The end of the 457 visa caught Australia's business community off guard. Amid all the debate, there are a few things that have become evident about skilled labour in the nation's workforce.
It’s been a busy week for Australia’s SME community, thanks to the government’s surprise move to end the 457 visa program.
The result has been a sudden and fierce debate about the role of foreign workers in the nation’s workplaces, and whether the system has really been effective in servicing the needs of the country.
Local employees and contractors feel hard done by that businesses would use foreign employees instead of them. However, business owners report a difficulty in being able to attract appropriately skilled workers.
There are, of course, a multitude of reasons put forward as to why this may be the case. Yet having pored through many comments from business owners, workers and migration experts alike, there are two reasons that stand out to us at My Business:
1. A disconnection between the education and training that young people are receiving in our schools and universities, and what is actually required in the workforce. This presents a challenge for SMEs in particular, which often lack the resources to undertake advanced skills training with new recruits, given they need to take on employees who can ‘hit the ground running’.
2. A potential problem in the recruitment process itself. In some instances, it appears that businesses have positions vacant, and there actually are skilled workers available, but the two are somehow not reaching one another.
There is also the very basic point that Australia is a relatively small market on the world stage, meaning that there are only a limited number of skilled employees in any given field. As such, sectors where there are intense competition, or highly specialised operators in a very niche field, can feel the pinch of skills shortages quite acutely.
Yet in addition to simply finding people to fill roles, there is another factor at work in this complex debate – the role that internationally trained and practiced professionals can play in educating local workers.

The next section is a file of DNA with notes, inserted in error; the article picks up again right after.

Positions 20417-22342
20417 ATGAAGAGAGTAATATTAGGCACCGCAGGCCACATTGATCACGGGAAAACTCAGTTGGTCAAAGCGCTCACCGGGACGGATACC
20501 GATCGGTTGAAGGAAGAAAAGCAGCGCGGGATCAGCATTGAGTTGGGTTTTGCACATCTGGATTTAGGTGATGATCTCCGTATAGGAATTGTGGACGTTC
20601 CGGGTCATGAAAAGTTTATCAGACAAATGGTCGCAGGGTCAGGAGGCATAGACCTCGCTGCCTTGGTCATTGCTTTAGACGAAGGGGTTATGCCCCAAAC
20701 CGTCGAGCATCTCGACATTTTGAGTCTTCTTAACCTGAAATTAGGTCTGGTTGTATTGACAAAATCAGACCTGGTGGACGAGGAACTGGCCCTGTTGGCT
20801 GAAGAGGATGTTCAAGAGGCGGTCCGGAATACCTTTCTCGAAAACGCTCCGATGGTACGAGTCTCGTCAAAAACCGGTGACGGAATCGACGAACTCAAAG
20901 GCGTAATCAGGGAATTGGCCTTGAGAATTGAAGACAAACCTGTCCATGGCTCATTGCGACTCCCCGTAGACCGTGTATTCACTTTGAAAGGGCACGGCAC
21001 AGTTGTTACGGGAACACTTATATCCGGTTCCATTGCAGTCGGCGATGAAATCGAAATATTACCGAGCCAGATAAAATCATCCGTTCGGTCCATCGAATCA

Think IT professionals with the experience of having worked amid all the action of Silicon Valley; ultra-high-end hospitality workers coming from world-renowned restaurants and hotels in New York, London and Paris; elite business leaders and consultants capable of supporting Australian companies to improve their service offerings for a global marketplace.
While the announcement was unexpected and caught virtually everyone off guard, it is worthwhile to consider the timing.
Prime Minister Malcolm Turnbull made the announcement on Tuesday, 18 April – just weeks before the federal budget is due to be unveiled.
Could this be the first step in a major boost to the country’s education and training system, with a substantial allocation of funds to be delivered for specialised courses, professional development, apprenticeships and the like?
Such a move would fit with the government’s “innovation agenda” and publicly espoused promise to support growing SMEs. And, if properly targeted, it could help to produce more work-ready employees and contractors – reducing the gap between the skills needed by business and those being delivered to Australia’s students and young people.
I, for one, will be watching next month’s budget with interest to see whether the government’s move on 457 visas is actually part of a broader economic strategy to support businesses – and SMEs in particular – as well as local jobs growth, or if it is simply a political move on immigration policy.
Adam Zuchetti is the editor of My Business.
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